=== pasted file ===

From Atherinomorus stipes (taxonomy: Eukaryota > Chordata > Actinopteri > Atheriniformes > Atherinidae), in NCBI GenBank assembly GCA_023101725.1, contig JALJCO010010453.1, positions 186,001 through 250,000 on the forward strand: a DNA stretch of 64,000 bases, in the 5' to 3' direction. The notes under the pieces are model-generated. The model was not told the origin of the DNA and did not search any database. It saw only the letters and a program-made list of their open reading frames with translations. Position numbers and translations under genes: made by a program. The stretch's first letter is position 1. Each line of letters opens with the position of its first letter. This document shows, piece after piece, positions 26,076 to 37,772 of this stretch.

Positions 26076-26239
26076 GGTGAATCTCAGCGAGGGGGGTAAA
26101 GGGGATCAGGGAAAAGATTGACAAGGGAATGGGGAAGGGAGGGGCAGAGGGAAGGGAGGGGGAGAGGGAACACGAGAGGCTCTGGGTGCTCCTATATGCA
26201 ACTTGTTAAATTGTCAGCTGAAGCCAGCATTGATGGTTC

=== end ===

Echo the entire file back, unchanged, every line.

From Atherinomorus stipes (taxonomy: Eukaryota > Chordata > Actinopteri > Atheriniformes > Atherinidae), in NCBI GenBank assembly GCA_023101725.1, contig JALJCO010010453.1, positions 186,001 through 250,000 on the forward strand: a DNA stretch of 64,000 bases, in the 5' to 3' direction. The notes under the pieces are model-generated. The model was not told the origin of the DNA and did not search any database. It saw only the letters and a program-made list of their open reading frames with translations. Position numbers and translations under genes: made by a program. The stretch's first letter is position 1. Each line of letters opens with the position of its first letter. This document shows, piece after piece, positions 26,076 to 37,772 of this stretch.

Positions 26076-26239
26076 GGTGAATCTCAGCGAGGGGGGTAAA
26101 GGGGATCAGGGAAAAGATTGACAAGGGAATGGGGAAGGGAGGGGCAGAGGGAAGGGAGGGGGAGAGGGAACACGAGAGGCTCTGGGTGCTCCTATATGCA
26201 ACTTGTTAAATTGTCAGCTGAAGCCAGCATTGATGGTTC